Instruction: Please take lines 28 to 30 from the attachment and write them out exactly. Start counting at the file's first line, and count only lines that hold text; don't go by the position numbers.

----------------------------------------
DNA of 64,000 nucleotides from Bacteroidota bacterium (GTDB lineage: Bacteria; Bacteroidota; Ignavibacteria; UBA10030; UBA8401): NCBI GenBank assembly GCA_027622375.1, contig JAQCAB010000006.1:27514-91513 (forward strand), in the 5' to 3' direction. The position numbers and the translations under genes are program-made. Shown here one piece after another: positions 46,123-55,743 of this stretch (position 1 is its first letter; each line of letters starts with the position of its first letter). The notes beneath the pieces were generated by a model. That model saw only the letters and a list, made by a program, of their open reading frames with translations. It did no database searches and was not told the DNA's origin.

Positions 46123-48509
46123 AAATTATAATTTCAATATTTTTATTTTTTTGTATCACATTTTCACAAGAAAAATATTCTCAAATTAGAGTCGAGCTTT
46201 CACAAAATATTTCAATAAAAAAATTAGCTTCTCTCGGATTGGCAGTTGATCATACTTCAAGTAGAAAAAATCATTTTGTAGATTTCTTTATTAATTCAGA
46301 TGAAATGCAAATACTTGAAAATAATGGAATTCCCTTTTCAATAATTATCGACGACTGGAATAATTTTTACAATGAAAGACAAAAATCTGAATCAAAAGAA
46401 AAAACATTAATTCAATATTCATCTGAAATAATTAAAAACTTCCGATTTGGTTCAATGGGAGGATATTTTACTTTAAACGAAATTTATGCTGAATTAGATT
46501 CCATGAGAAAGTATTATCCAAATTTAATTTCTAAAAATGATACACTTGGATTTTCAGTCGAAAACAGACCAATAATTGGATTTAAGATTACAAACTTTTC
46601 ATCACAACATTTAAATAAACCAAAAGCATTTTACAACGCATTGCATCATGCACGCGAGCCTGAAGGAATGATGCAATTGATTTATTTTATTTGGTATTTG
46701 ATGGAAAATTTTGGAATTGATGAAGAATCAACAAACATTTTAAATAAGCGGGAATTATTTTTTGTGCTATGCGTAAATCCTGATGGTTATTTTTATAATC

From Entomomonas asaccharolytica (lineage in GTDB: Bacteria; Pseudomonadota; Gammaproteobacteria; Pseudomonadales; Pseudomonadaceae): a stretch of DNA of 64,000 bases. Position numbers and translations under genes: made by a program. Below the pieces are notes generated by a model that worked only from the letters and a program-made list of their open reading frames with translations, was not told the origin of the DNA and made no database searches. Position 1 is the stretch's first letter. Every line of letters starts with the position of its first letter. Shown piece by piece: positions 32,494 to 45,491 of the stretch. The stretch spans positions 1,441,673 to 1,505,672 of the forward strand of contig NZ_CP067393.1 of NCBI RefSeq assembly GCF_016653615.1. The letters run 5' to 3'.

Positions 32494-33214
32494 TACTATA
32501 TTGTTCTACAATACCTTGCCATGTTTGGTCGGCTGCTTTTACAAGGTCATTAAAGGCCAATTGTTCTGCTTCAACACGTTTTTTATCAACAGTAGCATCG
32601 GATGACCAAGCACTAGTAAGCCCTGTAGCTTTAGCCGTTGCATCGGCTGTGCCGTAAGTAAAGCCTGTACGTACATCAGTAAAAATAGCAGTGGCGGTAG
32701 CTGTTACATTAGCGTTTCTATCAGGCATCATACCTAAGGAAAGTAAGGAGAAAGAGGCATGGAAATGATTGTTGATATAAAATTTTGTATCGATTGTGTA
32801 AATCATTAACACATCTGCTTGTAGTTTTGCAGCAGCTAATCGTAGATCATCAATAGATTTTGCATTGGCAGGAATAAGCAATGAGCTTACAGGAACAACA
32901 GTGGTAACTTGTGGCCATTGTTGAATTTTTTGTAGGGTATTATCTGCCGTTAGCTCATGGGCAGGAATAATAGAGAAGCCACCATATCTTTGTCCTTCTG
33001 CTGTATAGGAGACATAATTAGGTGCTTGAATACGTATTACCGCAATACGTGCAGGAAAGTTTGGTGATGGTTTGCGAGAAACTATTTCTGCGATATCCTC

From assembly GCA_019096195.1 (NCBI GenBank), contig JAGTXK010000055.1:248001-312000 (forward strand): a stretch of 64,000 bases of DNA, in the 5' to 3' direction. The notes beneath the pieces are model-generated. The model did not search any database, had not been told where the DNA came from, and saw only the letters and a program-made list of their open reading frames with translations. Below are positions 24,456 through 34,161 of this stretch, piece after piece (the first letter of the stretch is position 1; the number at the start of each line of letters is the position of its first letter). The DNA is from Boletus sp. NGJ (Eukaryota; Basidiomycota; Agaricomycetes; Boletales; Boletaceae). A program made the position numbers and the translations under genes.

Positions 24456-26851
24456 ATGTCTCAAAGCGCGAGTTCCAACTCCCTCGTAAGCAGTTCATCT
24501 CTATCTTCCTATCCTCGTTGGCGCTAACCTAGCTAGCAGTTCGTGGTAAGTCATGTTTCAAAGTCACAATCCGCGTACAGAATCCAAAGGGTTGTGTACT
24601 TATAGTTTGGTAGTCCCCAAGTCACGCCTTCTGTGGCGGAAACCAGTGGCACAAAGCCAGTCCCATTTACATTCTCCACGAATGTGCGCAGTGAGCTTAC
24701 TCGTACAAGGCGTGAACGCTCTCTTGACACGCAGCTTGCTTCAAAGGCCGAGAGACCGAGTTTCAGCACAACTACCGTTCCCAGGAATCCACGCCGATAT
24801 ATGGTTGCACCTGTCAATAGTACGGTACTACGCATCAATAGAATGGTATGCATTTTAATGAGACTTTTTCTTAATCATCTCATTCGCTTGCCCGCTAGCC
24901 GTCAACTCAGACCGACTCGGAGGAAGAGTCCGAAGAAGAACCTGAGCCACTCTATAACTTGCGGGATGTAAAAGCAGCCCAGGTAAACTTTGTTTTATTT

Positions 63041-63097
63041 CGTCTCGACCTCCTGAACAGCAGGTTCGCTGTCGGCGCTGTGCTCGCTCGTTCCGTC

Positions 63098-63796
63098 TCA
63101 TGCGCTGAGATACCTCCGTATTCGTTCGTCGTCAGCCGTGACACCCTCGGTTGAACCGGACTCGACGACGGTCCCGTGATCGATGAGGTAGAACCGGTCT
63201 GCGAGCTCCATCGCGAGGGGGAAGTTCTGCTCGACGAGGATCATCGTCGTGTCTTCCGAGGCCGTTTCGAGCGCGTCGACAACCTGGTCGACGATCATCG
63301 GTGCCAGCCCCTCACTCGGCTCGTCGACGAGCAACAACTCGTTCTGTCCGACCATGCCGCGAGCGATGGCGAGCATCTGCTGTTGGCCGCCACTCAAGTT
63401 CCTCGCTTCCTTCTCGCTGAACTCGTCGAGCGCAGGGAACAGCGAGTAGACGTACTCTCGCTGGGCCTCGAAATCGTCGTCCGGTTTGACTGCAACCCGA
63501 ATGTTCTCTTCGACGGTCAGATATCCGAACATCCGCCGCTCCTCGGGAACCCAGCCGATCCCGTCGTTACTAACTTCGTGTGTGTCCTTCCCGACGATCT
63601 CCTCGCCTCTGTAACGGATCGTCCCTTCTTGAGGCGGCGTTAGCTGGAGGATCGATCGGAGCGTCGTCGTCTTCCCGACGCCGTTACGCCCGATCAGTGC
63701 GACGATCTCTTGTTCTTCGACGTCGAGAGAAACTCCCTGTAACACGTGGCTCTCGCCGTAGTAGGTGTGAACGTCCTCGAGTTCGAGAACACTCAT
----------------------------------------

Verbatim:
63041 CGTCTCGACCTCCTGAACAGCAGGTTCGCTGTCGGCGCTGTGCTCGCTCGTTCCGTC

Positions 63098-63796
63098 TCA